The Fine Lines of Iran

The culture of beauty, vanity and plastic surgery in Iran is an aspect of the culture that greatly fascinates me, seeming unexpectedly so far from what we are used to in the West. The trend of facial tattooing is particularly popular among the female youths of Iran, having emerged within the last 20 years.

In England at least, it seems to be so rare to see people with tattooed eyebrows and permanent lip liner, whereas this is extremely common in Iran. One of my cousins has her eyebrows tattooed and another her lips. Whenever I tell any of my Western friends about this, they seem horrified. Why on earth would you do that they say?

Facial tattooing is sometimes difficult in particular situations for example, entering government buildings and religious shrines. In Iran, it is the guards who approve entry to these types of places, where make-up and your hair has to be completely removed or covered. In some cases, women have to demonstrate that their facial tattoo is in fact a tattoo, and cannot be taken off.

Iranians are known to have thick, dark hair and lots of it. I myself have quite thin and light hair, in comparison to the rest of my family. My female family members often remark on this. I would never consider having tattooed eyebrows though.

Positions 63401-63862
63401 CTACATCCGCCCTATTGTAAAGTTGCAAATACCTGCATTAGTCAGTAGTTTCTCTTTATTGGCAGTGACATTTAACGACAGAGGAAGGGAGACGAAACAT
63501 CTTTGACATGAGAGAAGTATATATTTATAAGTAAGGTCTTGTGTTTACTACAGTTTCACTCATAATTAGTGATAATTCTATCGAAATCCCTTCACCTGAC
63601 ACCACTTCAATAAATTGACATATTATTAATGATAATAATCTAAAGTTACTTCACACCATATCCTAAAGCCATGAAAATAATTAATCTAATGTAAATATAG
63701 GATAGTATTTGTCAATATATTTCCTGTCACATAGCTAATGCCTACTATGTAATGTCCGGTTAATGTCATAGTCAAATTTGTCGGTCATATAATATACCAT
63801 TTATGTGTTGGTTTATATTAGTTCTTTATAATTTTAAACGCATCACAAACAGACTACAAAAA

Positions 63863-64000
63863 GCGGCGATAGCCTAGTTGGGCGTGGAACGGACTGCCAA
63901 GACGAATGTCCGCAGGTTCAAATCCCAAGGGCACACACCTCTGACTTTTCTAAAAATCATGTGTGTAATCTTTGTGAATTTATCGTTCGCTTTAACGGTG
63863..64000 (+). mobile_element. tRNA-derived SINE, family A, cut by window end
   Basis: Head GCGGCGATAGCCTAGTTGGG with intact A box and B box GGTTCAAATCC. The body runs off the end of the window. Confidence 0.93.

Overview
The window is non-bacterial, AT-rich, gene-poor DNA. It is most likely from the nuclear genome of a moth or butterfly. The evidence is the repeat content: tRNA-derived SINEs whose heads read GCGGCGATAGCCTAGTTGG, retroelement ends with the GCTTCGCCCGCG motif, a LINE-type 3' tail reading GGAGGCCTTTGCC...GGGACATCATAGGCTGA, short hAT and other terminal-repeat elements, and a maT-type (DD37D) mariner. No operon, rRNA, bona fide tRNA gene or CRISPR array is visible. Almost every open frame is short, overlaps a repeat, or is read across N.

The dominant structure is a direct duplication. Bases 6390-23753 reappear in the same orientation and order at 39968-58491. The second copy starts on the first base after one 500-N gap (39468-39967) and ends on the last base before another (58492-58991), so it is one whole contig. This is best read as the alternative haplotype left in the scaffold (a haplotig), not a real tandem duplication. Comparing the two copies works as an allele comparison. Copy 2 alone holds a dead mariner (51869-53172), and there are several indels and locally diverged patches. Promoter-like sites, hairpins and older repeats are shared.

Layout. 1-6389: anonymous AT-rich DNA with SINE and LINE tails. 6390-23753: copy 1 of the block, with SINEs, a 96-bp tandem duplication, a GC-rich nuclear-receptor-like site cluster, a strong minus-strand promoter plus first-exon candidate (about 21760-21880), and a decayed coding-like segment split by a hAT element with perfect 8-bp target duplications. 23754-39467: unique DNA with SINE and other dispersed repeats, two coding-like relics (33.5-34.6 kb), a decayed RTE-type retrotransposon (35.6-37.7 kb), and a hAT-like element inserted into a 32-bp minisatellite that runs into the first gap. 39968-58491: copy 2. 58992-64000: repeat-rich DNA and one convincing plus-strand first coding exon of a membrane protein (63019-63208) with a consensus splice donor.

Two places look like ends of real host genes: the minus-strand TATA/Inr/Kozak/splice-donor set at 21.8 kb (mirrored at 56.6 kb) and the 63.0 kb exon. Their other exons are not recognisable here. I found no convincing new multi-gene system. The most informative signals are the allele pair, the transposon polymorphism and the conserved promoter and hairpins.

I personally don’t seem to understand the concept of eyebrows in Iran. I once had very thin ones, much to my own dislike, I shaped them all wrong by myself and a beautician told me I had ‘ruined’ them. All the while, a woman sat next to me was getting every hair plucked from her forehead, so she could have a new sleek and pencil thin shape tattooed on.

So why do some Iranian women tattoo on the thinest lines you can imagine on to their face and disguise these as eyebrows, whilst others believe the bigger and thicker the better? There does seem to be quite a wide gap on what is preferred in terms of brows, with such opposite styles being preferred by some and others.

The appeal of having natural features tattooed on your face is something far from what I would personally do – it is just another aspect of the Iranian culture that seems so far from the common stereotypes.

As a final note, I will tell you that my cousin who had her eyebrows tattooed is now regretting her decision and has decided to grow out her natural eyebrow hair. Enough said.

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